So there’s probably a bunch of ways to do path finding but I wanted to try out Dijkstra’s algorithm using a basic graph structure.

In this post I’ll show examples of:

- Creating a simple directed, weighted graph.
- Writing an implementation of Dijkstra’s algorithm to run against the graph to find the shortest paths between nodes.

I’ll walk through some basic building blocks for making a graph in general as well.

We will need a few data models in order to construct the graph system. In particular:

- A
*node*model, which represents a point in the graph - this is also sometimes known as a*vertex*. - An
*edge*model, which represents the connection between two*nodes*. - A
*graph*model, which represents the collection of*nodes*.

For this post, we will be creating a weighted, directed graph, which means each *edge* will have a *weight* value, representing the cost (in this example the distance) of traversing between two *nodes*.

Because this will be a directed graph, an *edge* from a first node to a second node will not necessarily mean that there is a connection from the second node back to the first node.

A *node* will have a collection of *edges* which represent which neighbouring *nodes* can be reached.

The picture at the top of this blog post is of a super basic directed, weighted graph, like what we are going to create:

**Node class**

```
public class Node {
// Unique identifier for this node.
private String mKey;
// Collection of all connections to other nodes.
private Map<Node, Edge> mEdges;
// The total distance from this node to an 'origin'
// node, used for path finding.
private double mPathFindingDistanceFromOrigin;
// A reference to a 'parent' node used for path finding.
private Node mPathFindingParentNode;
// Whether this node is considered to be 'complete' in
// respect to path finding.
private boolean mIsPathFindingComplete;
public Node(@NonNull String key) {
mKey = key;
mEdges = new HashMap<>();
}
/**
* Adding an edge will connect this node with the target
* node and record the weight of that edge.
*
* @param target node to connect to.
* @param weight between this node and the target node.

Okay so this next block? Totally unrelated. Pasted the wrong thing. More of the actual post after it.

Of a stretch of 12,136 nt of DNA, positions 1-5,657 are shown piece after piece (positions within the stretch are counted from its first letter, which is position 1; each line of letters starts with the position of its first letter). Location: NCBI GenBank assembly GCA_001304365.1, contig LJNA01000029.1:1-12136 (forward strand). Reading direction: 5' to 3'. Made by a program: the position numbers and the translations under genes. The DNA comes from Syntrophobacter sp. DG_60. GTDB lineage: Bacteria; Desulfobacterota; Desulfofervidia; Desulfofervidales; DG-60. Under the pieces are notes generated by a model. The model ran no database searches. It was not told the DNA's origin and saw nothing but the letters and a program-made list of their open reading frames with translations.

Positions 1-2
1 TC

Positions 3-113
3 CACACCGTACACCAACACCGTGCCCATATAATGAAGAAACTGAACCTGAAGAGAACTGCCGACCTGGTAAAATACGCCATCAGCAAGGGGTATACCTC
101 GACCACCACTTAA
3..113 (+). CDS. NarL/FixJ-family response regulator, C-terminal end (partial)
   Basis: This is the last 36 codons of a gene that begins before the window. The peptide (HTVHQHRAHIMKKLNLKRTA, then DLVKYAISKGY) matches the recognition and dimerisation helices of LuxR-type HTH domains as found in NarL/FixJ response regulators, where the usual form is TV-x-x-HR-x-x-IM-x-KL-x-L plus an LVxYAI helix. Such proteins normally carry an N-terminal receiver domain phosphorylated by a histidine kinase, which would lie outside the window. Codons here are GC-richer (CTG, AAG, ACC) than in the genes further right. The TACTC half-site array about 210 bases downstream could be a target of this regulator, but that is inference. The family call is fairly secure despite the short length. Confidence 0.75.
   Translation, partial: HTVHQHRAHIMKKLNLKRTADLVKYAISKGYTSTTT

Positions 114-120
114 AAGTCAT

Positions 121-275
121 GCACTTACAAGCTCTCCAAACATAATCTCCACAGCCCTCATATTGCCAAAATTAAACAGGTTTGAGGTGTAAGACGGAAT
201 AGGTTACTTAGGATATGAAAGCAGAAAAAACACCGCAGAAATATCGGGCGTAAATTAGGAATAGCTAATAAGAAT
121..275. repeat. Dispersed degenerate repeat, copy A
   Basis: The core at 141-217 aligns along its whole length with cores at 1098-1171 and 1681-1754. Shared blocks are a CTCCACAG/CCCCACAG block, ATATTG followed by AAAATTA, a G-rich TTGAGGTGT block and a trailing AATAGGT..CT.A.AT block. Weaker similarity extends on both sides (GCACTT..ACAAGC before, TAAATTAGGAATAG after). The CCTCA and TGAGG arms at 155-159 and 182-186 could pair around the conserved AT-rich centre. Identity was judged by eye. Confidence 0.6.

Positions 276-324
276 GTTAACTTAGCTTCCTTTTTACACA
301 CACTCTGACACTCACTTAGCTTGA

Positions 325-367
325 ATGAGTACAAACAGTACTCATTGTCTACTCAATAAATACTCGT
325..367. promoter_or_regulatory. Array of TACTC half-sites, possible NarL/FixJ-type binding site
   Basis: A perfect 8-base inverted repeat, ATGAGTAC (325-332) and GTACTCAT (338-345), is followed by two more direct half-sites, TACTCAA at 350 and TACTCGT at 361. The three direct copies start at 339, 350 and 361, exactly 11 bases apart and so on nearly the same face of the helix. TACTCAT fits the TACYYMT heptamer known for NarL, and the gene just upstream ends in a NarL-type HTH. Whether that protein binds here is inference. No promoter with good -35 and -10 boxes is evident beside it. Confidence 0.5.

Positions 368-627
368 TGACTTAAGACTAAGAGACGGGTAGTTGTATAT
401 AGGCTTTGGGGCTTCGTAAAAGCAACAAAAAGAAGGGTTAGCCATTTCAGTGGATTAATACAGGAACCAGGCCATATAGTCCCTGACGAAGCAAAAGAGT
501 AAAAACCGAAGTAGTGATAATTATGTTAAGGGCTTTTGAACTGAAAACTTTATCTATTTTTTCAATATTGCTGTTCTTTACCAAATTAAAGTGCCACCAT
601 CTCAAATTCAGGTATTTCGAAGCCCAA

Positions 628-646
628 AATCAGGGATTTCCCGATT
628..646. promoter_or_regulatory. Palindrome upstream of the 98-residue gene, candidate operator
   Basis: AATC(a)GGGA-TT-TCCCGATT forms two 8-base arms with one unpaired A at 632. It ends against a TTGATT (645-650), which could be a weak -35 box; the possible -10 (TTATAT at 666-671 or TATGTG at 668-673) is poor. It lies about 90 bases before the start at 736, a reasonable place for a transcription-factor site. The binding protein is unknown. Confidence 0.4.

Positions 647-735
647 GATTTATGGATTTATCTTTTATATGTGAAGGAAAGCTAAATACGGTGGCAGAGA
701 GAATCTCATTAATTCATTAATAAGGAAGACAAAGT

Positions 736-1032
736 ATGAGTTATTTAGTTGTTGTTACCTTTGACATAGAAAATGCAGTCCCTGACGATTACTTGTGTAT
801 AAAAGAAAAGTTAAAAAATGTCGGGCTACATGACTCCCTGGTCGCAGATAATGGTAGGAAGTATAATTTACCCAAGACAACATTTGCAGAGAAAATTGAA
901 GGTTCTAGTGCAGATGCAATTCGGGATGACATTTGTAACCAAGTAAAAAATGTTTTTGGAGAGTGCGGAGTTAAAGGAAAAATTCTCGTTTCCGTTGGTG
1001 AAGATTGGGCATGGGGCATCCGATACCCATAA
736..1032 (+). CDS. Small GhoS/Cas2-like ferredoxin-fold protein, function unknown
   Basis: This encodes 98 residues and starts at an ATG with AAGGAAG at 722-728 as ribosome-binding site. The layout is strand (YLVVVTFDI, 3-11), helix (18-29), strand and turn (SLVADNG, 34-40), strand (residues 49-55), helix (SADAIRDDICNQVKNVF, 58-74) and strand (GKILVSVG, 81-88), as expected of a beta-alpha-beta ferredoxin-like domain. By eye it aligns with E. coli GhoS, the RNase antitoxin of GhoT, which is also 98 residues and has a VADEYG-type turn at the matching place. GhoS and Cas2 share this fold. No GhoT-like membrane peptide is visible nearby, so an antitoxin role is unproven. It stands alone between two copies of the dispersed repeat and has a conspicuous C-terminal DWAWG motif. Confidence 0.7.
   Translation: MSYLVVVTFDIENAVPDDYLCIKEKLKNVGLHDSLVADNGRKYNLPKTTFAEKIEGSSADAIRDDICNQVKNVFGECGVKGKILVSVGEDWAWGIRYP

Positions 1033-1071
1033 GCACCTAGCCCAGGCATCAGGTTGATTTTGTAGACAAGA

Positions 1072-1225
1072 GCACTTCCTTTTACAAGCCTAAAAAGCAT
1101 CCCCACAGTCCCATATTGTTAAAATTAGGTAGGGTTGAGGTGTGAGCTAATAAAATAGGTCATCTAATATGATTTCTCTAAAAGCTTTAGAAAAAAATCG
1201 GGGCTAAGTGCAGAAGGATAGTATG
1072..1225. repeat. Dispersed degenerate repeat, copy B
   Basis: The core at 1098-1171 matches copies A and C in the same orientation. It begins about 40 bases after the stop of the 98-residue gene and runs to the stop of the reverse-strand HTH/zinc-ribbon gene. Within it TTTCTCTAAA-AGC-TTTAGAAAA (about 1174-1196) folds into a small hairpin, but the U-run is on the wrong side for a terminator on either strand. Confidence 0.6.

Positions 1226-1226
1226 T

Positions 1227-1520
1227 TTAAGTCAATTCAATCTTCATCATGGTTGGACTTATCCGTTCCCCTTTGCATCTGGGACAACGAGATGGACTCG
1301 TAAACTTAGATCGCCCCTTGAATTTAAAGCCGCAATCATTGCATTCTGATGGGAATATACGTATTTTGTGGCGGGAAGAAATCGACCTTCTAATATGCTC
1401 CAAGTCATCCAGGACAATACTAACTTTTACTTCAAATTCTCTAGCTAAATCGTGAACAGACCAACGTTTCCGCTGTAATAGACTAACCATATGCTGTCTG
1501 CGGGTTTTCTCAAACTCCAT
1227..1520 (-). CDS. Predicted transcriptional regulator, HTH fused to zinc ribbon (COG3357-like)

*/
public void addEdge(@NonNull Node target, double weight) {
if(mEdges.containsKey(target)) {
return;
}
mEdges.put(target, new Edge(target, weight));
}
@NonNull
public String getKey() {
return mKey;
}
@NonNull
public Map<Node, Edge> getEdges() {
return mEdges;
}
/**
* Resetting the node is used for path finding to clear
* any previously calculated path finding data and get
* ready for a new path finding calculation.
*/
public void resetPathFindingData() {
mPathFindingDistanceFromOrigin = Double.POSITIVE_INFINITY;
mPathFindingParentNode = null;
mIsPathFindingComplete = false;
}
public double getPathFindingDistanceFromOrigin() {
return mPathFindingDistanceFromOrigin;
}
@Nullable
public Node getPathFindingParentNode() {
return mPathFindingParentNode;
}
/**
* Updating a node is used for path finding, where the parent node and
* distance from origin will be determined during the algorithm and
* quite possibly be updated multiple times as the shortest paths are
* discovered.
*
* @param parentNode to reference for back tracking to an origin node.
* @param distanceFromOrigin the total distance from the origin to this node.
*/
public void updatePathFindingData(@Nullable Node parentNode, double distanceFromOrigin) {
mPathFindingParentNode = parentNode;
mPathFindingDistanceFromOrigin = distanceFromOrigin;
}
/**
* Is this node considered 'complete' for path finding.
*
* @return true if the node is 'complete'.
*/
public boolean isPathFindingComplete() {
return mIsPathFindingComplete;
}
/**
* Mark this node as 'complete' for path finding.
*/
public void setPathFindingComplete() {
mIsPathFindingComplete = true;
}
}
```

**Edge class**

```
public class Edge {
private Node mTarget;
private double mWeight;
public Edge(@NonNull Node target, double weight) {
mTarget = target;
mWeight = weight;
}
public double getWeight() {
return mWeight;
}
@NonNull
public Node getTarget() {
return mTarget;
}
}
```

**Graph class**

```
public class Graph {
private Map<String, Node> mNodes = new HashMap<>();